Wednesday, August 21, 2013

Feature: Charles Okereke's 'Merged' in The New York Times

Charles Okereke's 'Merged(2010)' from the Homecoming Series is featured as the headliner in the New York Times' review of current exhibition "Go-slow: Diaries of Personal and Collective Stagnation in Lagos" at Skoto Gallery, New York, USA (May-August 2013). 
A version of the review appeared in print on July 5, 2013, on page C23 of the New York edition with the headline: ‘Go-Slow’: ‘Diaries of Personal and Collective Stagnation in Lagos’.

Read the review below (culled from the New York Times website)

‘Go-Slow’: ‘Diaries of Personal and Collective Stagnation in Lagos’

'Merged' Charles Okereke

 Skoto Gallery
“Go-Slow” features the work of contemporary Nigerian photographers, like Charles Okereke.

529 West 20th Street, fifth floor, Chelsea
Through July 31
No one views Africa more critically than Africans. And the young curator Amber Croyle acknowledges this fact in taking Fela Kuti’s satirical 1978 song “Go-Slow,” with its propulsive but not-going-anywhere  rhythm, as the title for this show of 10 contemporary Nigerian photographers who capture life in their country, where high energy and tension meet. 

In Lagos, the largest city, traffic halts movement for hours, as suggested by Uche Okpa-Iroha’s pictures of public buses seemingly piled up, back to back. Sidewalks are crowded too, with everyday people like those in Ade Adekola’s solarized street portraits, and walls thick with the kind of advertisements against which Abraham Oghobase photographs himself. In a series called “No Hurry,” Chriss Nwobu, founder of the Nigerian photo agency Ikollo, distills urban drive and stasis in studio still lifes: a briefcase perched on a detached car tire, dozens of slippers and shoes lined up heel to toe.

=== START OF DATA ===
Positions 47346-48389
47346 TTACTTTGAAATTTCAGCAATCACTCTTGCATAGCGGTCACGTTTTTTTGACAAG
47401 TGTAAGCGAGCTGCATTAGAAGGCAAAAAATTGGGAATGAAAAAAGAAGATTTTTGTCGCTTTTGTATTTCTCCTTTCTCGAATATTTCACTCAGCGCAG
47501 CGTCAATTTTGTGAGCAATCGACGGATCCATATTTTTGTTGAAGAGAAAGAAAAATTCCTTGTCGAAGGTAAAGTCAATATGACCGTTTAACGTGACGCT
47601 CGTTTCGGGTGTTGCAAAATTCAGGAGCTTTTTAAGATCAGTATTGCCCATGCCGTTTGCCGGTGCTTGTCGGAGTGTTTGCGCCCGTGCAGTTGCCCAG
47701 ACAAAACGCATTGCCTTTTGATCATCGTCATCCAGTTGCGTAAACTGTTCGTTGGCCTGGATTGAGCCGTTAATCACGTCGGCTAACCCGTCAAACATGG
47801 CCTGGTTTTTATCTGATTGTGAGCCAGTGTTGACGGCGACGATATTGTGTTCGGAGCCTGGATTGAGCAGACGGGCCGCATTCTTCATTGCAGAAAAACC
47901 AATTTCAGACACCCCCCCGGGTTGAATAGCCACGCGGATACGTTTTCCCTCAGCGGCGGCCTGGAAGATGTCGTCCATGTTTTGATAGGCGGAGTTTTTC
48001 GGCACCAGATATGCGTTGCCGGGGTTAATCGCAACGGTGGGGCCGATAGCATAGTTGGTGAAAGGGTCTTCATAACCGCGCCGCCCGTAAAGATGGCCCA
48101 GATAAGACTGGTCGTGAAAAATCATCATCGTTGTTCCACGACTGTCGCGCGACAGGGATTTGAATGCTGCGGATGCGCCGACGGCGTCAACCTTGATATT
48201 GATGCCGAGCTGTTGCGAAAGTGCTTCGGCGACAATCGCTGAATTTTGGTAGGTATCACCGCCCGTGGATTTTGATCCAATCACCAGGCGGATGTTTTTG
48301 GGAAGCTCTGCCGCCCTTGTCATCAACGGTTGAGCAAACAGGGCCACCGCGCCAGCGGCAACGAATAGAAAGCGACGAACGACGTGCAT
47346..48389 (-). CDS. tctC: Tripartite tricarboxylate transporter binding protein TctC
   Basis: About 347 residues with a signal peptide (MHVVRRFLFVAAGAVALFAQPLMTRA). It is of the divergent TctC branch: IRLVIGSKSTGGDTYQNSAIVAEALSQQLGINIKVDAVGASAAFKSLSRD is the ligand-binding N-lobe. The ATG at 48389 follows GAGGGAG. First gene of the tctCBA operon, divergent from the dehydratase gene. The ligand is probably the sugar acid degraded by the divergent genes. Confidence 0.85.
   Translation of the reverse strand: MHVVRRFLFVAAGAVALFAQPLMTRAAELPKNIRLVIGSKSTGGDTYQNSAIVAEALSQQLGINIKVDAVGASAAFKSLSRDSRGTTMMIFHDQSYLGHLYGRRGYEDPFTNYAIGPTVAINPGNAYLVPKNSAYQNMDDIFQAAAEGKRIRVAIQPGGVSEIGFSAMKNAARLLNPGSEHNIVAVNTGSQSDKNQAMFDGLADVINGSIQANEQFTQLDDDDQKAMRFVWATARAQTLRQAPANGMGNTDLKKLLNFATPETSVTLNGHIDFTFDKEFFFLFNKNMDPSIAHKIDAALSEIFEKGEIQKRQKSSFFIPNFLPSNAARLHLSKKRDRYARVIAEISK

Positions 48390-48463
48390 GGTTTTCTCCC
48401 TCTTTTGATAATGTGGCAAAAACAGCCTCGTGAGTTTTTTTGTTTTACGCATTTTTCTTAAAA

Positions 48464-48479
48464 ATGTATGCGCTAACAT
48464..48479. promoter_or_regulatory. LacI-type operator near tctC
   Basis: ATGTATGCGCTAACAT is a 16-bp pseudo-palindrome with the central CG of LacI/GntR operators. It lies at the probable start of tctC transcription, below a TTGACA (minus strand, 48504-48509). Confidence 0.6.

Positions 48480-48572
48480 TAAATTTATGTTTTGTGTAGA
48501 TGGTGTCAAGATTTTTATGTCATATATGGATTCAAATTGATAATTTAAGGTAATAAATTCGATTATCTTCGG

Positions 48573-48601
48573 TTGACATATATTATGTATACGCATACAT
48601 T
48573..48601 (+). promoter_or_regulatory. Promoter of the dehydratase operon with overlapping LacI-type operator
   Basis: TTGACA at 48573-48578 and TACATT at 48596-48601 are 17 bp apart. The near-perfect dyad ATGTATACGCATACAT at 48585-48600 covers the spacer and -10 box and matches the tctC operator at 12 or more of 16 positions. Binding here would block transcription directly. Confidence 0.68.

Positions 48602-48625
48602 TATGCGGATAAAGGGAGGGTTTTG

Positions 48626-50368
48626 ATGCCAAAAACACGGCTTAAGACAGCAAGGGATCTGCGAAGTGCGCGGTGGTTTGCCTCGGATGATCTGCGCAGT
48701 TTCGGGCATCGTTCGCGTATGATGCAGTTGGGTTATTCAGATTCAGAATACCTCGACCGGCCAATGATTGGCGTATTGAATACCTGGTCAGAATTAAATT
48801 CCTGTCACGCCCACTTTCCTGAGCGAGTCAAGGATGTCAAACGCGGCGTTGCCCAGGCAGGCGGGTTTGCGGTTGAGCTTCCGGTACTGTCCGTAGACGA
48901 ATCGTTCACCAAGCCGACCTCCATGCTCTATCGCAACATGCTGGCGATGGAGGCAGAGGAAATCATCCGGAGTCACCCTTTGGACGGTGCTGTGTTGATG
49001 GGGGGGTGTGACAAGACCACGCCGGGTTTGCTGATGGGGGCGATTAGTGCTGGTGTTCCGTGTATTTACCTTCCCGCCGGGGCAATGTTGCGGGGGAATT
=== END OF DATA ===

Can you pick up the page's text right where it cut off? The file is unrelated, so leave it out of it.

Other work touches on destructive forms of stagnation: drought resulting from global warming in Adeniyi Odeleye’s 2010 “Shifting Realities Series” and the continuing devastation of Nigeria’s oil fields in Aderemi Adegbite’s 2013 “Medicine After Death Suite.” Staged tableaus by Uche James Iroha — a founding member of the Depth of Field collective — dramatize the lingering suppressions of colonialism. Adeola Olagunju photographs herself among rusting trains and abandoned factories, relics of a revolution that hasn’t happened. 

But sometimes slow means contemplative,  as it does in Akintunde Akinleye’s shots of a clouded-over  city, and Charles Okereke’s figures under a sunset sky. As it happens, the Lagos-based Mr. Okereke, along with Mr. Okpa-Iroha and Mr. Nwobu, is a member of the forward-looking collective Invisible Borders: Trans-African Photography Project, which travels by car across Africa, gradually creating a grand continental portrait as the present turns into the future. Its ambitious undertaking, and many others like it, are another side of the Lagos picture.

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